First doses of Moderna’s COVID-19 vaccine to arrive in Israel this month

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The Health Ministry authorized Moderna’s COVID-19 vaccine, marking the vaccine’s third regulatory authorization.

Vials with a sticker reading, "COVID-19 / Coronavirus vaccine / Injection only" and a medical syringe are seen in front of a displayed Moderna logo in this illustration taken October 31, 2020.  (photo credit: REUTERS/DADO RUVIC/ILLUSTRATION/FILE PHOTO)

Vials with a sticker reading, “COVID-19 / Coronavirus vaccine / Injection only” and a medical syringe are seen in front of a displayed Moderna logo in this illustration taken October 31, 2020.

(photo credit: REUTERS/DADO RUVIC/ILLUSTRATION/FILE PHOTO)

Moderna’s coronavirus vaccine will arrive in the country earlier than expected, according to the US company.

“Israel’s Health Ministry has secured 6 million doses and first deliveries [are] expected to begin in January,” Moderna said in a statement.

The vaccine doses were only expected to come to Israel in early March, but the government has been in dialogue with the company about advancing parts of the shipment in order to continue with its mass vaccination campaign.

In addition, Moderna said on Monday that Israel’s health ministry had authorized its COVID-19 vaccine, marking the vaccine’s third regulatory authorization and the first outside North America.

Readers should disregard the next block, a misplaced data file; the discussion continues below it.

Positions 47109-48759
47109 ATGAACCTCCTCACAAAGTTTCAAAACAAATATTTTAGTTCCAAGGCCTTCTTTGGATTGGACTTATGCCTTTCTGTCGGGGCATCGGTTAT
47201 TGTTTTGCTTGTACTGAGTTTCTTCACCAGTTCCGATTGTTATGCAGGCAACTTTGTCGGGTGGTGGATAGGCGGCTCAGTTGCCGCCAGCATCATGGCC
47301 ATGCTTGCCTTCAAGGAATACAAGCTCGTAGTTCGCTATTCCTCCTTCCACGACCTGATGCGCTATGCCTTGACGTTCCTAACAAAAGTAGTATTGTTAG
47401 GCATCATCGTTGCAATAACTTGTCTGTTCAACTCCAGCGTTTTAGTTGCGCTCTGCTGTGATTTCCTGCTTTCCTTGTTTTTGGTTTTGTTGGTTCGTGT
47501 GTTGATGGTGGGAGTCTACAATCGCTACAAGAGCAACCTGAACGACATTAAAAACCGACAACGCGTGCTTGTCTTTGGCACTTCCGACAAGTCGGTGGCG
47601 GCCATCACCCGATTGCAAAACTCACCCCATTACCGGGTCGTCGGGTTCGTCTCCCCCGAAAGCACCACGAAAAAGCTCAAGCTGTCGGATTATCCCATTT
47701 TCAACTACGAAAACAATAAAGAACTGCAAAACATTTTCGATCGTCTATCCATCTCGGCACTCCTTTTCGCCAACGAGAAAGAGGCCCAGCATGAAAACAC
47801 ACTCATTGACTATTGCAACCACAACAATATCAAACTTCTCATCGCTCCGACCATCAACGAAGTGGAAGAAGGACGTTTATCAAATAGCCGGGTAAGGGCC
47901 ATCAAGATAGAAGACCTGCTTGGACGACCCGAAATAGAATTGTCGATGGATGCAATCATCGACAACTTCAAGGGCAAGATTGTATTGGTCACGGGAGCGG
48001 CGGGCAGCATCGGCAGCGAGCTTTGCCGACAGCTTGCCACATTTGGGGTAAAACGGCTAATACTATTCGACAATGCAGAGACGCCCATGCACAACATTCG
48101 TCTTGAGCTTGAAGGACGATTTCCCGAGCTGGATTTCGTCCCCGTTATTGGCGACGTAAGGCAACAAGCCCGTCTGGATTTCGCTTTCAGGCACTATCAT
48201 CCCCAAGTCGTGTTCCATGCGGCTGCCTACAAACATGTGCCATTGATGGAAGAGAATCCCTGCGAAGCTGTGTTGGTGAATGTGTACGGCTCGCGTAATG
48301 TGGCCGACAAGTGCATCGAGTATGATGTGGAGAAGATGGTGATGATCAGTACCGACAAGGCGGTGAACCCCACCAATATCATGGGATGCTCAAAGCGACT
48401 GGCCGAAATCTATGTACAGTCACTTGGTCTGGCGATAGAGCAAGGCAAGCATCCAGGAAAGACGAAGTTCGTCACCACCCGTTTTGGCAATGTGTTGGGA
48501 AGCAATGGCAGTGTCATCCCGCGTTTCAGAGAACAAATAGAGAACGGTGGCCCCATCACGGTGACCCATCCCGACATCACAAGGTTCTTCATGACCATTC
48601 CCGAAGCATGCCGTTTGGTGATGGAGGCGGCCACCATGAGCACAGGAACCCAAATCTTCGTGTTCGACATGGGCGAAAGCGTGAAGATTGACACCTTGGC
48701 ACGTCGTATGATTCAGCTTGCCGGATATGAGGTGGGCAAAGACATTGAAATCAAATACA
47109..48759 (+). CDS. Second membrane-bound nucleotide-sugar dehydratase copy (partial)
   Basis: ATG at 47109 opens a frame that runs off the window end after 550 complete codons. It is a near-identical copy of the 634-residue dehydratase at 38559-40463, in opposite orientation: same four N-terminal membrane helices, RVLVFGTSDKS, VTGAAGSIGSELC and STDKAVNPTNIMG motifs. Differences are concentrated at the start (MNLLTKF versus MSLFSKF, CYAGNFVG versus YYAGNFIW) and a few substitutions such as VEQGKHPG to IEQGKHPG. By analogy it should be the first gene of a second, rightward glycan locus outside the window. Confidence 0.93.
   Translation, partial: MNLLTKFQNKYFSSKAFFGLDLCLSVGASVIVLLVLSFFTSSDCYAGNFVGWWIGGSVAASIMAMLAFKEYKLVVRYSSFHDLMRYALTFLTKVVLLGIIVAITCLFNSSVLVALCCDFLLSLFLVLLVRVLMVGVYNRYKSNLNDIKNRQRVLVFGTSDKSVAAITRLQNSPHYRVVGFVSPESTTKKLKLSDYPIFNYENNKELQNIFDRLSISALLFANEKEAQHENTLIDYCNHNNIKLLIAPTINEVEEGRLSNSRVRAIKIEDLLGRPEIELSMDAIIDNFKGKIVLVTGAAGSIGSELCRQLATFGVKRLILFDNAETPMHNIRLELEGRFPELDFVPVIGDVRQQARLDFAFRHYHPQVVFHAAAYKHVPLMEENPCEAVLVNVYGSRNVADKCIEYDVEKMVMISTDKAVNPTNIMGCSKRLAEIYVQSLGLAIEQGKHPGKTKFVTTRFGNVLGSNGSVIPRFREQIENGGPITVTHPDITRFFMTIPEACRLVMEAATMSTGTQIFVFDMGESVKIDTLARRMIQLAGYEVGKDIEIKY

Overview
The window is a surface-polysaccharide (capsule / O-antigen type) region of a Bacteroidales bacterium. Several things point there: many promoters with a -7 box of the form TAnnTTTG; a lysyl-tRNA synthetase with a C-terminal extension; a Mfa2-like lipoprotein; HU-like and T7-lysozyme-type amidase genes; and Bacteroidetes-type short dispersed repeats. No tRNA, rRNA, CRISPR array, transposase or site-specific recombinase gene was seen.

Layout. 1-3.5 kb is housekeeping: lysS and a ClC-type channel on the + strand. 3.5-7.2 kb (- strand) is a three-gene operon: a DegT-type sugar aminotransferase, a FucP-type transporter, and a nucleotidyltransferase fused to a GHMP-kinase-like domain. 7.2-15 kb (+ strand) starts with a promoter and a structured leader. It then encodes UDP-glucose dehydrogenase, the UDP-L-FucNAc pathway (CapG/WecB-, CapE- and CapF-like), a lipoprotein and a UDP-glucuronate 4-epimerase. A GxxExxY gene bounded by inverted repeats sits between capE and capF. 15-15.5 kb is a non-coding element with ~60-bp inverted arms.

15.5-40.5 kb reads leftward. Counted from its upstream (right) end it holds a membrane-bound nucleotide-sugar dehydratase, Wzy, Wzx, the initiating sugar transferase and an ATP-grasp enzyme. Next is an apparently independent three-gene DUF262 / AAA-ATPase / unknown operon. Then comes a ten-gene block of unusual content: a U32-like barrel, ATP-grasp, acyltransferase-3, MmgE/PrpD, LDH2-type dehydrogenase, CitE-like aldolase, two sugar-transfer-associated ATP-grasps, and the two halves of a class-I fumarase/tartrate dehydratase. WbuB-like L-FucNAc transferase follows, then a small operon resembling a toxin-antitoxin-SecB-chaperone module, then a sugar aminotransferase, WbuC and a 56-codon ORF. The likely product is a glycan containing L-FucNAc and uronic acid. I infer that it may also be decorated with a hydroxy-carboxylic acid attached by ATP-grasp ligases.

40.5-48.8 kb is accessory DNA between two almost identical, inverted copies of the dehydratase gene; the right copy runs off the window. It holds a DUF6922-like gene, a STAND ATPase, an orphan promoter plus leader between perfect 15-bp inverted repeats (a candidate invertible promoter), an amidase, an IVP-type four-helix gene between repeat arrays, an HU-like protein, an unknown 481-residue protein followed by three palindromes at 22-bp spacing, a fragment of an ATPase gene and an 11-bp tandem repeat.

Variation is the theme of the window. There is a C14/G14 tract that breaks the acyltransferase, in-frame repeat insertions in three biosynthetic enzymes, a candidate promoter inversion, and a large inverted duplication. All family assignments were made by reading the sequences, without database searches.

Moderna has received authorization for its COVID-19 vaccine in the United States and Canada and additional authorizations are currently under review in the European Union, Singapore, Switzerland and the United Kingdom.

Israel has begun to vaccinate its population at one of the quickest rates in the world, and it aims to reach all vulnerable citizens by late January. Authorities started vaccinations on Dec. 19 using the vaccine developed by Pfizer and BioNTech.

So far, more than 12% of the population has been inoculated, but health officials had said that Israel would have to take a one- to two-week break from the campaign and cease administering first doses while distributed second doses to those who were inoculated in the last few weeks. There is a 21-day gap between the first and second Pfizer doses.

The Bank of Israel said on Monday it expects the economy to rebound quickly in 2021 if the country’s fast start to vaccinating people against COVID-19 is maintained.

Moderna said separately on Monday it would produce at least 600 million doses of its COVID-19 vaccine in 2021, up by 100 million doses from its previous forecast. The company was working to invest and hire in order to deliver up to 1 billion doses this year.

Moderna has so far supplied about 18 million doses to the US government as part of a deal for 200 million doses. It has also signed a deal with the Canadian government for 40 million doses.

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